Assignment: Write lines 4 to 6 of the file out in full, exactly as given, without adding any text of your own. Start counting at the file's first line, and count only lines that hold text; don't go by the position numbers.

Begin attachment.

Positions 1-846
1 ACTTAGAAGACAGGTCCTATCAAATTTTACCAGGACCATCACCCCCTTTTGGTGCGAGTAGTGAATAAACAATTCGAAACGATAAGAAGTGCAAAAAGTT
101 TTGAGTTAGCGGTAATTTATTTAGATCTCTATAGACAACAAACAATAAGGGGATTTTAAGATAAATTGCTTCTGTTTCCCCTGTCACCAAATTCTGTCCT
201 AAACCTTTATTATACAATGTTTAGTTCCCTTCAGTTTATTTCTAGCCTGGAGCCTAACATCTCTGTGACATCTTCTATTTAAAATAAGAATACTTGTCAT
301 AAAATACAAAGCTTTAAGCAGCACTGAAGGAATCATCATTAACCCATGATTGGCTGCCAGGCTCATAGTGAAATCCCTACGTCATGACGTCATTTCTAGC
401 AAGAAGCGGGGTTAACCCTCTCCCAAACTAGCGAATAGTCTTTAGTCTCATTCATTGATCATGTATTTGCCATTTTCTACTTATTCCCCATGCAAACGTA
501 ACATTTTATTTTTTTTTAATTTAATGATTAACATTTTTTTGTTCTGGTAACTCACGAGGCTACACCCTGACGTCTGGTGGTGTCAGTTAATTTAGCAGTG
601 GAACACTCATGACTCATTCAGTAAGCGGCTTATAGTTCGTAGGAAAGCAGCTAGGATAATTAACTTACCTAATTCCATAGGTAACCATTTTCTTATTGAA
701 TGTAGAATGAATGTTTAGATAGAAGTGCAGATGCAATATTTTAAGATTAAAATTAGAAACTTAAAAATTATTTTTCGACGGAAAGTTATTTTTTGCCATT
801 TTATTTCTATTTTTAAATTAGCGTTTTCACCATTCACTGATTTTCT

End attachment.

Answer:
201 AAACCTTTATTATACAATGTTTAGTTCCCTTCAGTTTATTTCTAGCCTGGAGCCTAACATCTCTGTGACATCTTCTATTTAAAATAAGAATACTTGTCAT
301 AAAATACAAAGCTTTAAGCAGCACTGAAGGAATCATCATTAACCCATGATTGGCTGCCAGGCTCATAGTGAAATCCCTACGTCATGACGTCATTTCTAGC
401 AAGAAGCGGGGTTAACCCTCTCCCAAACTAGCGAATAGTCTTTAGTCTCATTCATTGATCATGTATTTGCCATTTTCTACTTATTCCCCATGCAAACGTA